eventually decide to transition. i was definitely dealing with my gender
dysphoria a lot at the time, but that was nothing new. by the time i
had resolved this issue with myself and was thinking about transitioning,
it was early 2001 and we were already well into planning the wedding:
the date was set, the hall was rented, we had made the invitations,
etc. we talked it over and agreed that we both still wanted to get married.
we decided that the best course of action was for me to begin going
to therapy and after the wedding, if i still thought i'd be happier
as a female and if my therapist agreed, then i would begin the process
of transitioning. and that's how it happened.
i'm sure that since many people believe marriage is suppose to be between
"a man and a woman", some may be offended or upset that we
went ahead and got married despite knowing ahead of time that we might
very well spend the rest of our lives together as a lesbian couple.
well, too bad. dani and i have always viewed our wedding as a celebration
of our commitment to spend the rest of our lives together, and me deciding
to transition doesn't change that one bit.
so what will happen to the legal status of your marriage after you
transition to female?
well, dani and i will be in a legal version of "the twilight zone".
while there are specific laws stating that a marriage can only occur
between a man and a woman, there are virtually no laws on the books
to address where transsexuals fit into the equation. for instance, in
some states (including california), once an MTF has SRS she is legally
allowed to married a man, but not a woman. in other states (e.g., texas),
the terms "man" and "woman" are defined based on
a person's chromosomal sex, so the same MTF is allowed to marry a woman,
but not a man. pretty weird, huh? i haven't heard of a single law that
addresses whether a couple like us (where one spouse changes their sex
after the couple is legally married) are still considered married post-transition.
anyway, dani and i have no plans to die or divorce - we still consider
ourselves very much married!
why did you pick the name julia?
picking a name for yourself is really really hard. back when i first
started crossdressing, i had to come up with a name pretty quickly and
i picked lisa. i liked it at the time because it was a very feminine
name, but later i found it to be a bit too girly for me. since that
decision was rushed, i tried to come up with a name that fit my personality
better. at one point i came up with julie - i always liked that name
and for some reason i thought it seemed to fit me.
so this year, when i first decided to transition, i was considering
julie. but i thought that if i was going to have this name forever and
ever, it would be nice if it meant something to me more than just "it
seems to fit". dani gave me the idea about choosing a name from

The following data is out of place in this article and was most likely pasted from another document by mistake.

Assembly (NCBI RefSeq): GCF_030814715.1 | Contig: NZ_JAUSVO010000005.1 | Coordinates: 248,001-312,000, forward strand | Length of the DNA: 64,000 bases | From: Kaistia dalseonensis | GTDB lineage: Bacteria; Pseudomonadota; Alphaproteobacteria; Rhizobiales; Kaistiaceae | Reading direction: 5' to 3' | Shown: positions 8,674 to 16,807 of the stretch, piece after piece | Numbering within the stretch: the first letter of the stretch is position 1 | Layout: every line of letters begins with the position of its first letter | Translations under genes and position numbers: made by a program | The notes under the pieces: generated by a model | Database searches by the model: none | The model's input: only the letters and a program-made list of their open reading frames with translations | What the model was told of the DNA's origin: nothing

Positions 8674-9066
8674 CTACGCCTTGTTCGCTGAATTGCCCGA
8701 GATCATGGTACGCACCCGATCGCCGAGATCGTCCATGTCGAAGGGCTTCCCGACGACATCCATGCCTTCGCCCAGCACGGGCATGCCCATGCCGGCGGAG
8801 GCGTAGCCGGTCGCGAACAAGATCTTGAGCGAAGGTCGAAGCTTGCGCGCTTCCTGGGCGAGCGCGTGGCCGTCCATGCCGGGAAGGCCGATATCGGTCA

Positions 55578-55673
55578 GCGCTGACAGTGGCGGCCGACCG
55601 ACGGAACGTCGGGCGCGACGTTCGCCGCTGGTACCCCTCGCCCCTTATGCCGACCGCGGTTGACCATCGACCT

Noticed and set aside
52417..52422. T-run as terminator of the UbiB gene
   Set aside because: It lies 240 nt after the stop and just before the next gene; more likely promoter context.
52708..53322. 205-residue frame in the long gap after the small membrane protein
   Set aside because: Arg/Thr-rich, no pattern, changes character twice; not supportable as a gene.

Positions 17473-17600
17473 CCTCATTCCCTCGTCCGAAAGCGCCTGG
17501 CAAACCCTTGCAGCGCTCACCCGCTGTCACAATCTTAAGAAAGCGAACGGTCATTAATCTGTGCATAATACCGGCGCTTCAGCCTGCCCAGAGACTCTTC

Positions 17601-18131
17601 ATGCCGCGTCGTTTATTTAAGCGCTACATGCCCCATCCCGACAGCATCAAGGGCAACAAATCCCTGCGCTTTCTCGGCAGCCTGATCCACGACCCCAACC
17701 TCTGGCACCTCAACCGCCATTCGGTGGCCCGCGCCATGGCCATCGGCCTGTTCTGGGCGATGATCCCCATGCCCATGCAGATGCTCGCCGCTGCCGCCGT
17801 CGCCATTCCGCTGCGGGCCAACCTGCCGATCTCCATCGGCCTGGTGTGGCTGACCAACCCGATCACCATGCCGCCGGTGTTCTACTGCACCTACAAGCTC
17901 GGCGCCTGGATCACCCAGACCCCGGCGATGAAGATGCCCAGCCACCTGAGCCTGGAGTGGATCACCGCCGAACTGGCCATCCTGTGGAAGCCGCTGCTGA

a character in a book that meant something to me. the first book that
popped into my head was "1984" (that probably sounds like
a weird choice, but i read that book 3 times during my late teens/early
20s - i guess that as a transgendered person i could relate to people
being forced to hide their true thoughts, passions, identities from
a repressive world). i wanted to name myself after the lead female character
in the book, but i couldn't remember what her name was off-hand. so
i looked it up and it was julia. i thought that was perfect since i
was considering julie anyway.
so are you going by julia or julie?
well, right now i don't really have a preference - i like both names.
i guess i will go by both names and just see how it evolves. maybe i
will grow to like one over the other. or maybe everyone will end up
calling me julie because it's one less syllable. dani says that julie
reminds her too much of the love boat cruise director, so she plans
to call me julia.
what will you be like as a girl?
i once heard someone describe themselves as a "femme tomboy"
- perhaps that is appropriate for me. i'm definitely on the femme side,
but not too girlie. i also have a lot of boyish qualities (besides my
body parts). most of the girls that i am attracted to and who's style
i like tend to be bisexual; feminine but with a hint of boyishness.
to be honest, that's how i would describe tom - it's just that since
people saw me as male, they probably thought of me mostly as a boy with
some effeminate qualities.
i know there will be some things about me that seem to change. i will
be able to more freely express myself with regards to appearance, mannerisms,
etc., then i am now. being on hormones will also effect me emotionally.
but my basic personality - my sense of humor, the things i say, the
way i treat my friends, the kind of movies i like, etc. will not change.
if anything, i'll probably be even more fun to be around because i'll
be much happier!
that's it for now! if you have any burning questions, you can email
me and i'll try to answer them. to check out another page, click one
of the buttons at the top of the screen. or click on the switchhitter.net